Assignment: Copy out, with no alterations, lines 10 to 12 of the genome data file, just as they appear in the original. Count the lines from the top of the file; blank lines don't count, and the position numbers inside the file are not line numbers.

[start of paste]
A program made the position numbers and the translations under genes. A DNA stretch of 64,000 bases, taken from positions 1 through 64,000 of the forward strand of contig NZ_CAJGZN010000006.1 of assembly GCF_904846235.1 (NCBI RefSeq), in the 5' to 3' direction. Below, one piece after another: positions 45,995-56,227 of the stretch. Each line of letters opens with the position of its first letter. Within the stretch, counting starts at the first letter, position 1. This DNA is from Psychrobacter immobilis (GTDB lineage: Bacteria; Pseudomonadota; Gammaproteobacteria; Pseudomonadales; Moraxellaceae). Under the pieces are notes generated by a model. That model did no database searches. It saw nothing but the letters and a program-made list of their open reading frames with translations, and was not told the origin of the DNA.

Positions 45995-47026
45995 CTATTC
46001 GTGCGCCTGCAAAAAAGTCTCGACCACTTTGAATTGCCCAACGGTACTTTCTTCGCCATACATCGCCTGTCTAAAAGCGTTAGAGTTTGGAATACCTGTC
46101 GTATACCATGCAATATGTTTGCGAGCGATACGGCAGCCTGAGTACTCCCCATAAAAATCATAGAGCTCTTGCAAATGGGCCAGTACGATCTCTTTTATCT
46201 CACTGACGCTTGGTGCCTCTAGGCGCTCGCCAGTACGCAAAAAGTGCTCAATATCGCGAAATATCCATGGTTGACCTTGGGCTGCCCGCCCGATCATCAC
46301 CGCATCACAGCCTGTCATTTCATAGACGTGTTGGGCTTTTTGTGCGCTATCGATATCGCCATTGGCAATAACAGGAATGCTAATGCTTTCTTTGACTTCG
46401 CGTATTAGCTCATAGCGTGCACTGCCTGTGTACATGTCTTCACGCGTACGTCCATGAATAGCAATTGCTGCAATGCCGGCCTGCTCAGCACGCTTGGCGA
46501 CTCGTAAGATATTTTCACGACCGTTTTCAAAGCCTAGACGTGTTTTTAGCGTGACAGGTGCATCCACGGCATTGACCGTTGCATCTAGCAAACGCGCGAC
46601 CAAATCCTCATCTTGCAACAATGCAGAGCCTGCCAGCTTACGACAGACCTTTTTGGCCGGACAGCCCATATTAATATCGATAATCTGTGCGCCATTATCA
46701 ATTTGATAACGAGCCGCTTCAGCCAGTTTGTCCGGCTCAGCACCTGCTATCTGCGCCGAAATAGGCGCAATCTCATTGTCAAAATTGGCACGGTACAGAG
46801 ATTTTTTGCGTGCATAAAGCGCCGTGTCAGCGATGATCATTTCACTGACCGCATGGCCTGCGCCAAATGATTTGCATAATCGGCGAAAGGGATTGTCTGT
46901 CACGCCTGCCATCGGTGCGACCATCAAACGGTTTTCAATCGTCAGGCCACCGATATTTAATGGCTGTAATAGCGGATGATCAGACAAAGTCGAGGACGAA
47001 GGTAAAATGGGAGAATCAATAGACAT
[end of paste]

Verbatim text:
46601 CAAATCCTCATCTTGCAACAATGCAGAGCCTGCCAGCTTACGACAGACCTTTTTGGCCGGACAGCCCATATTAATATCGATAATCTGTGCGCCATTATCA
46701 ATTTGATAACGAGCCGCTTCAGCCAGTTTGTCCGGCTCAGCACCTGCTATCTGCGCCGAAATAGGCGCAATCTCATTGTCAAAATTGGCACGGTACAGAG
46801 ATTTTTTGCGTGCATAAAGCGCCGTGTCAGCGATGATCATTTCACTGACCGCATGGCCTGCGCCAAATGATTTGCATAATCGGCGAAAGGGATTGTCTGT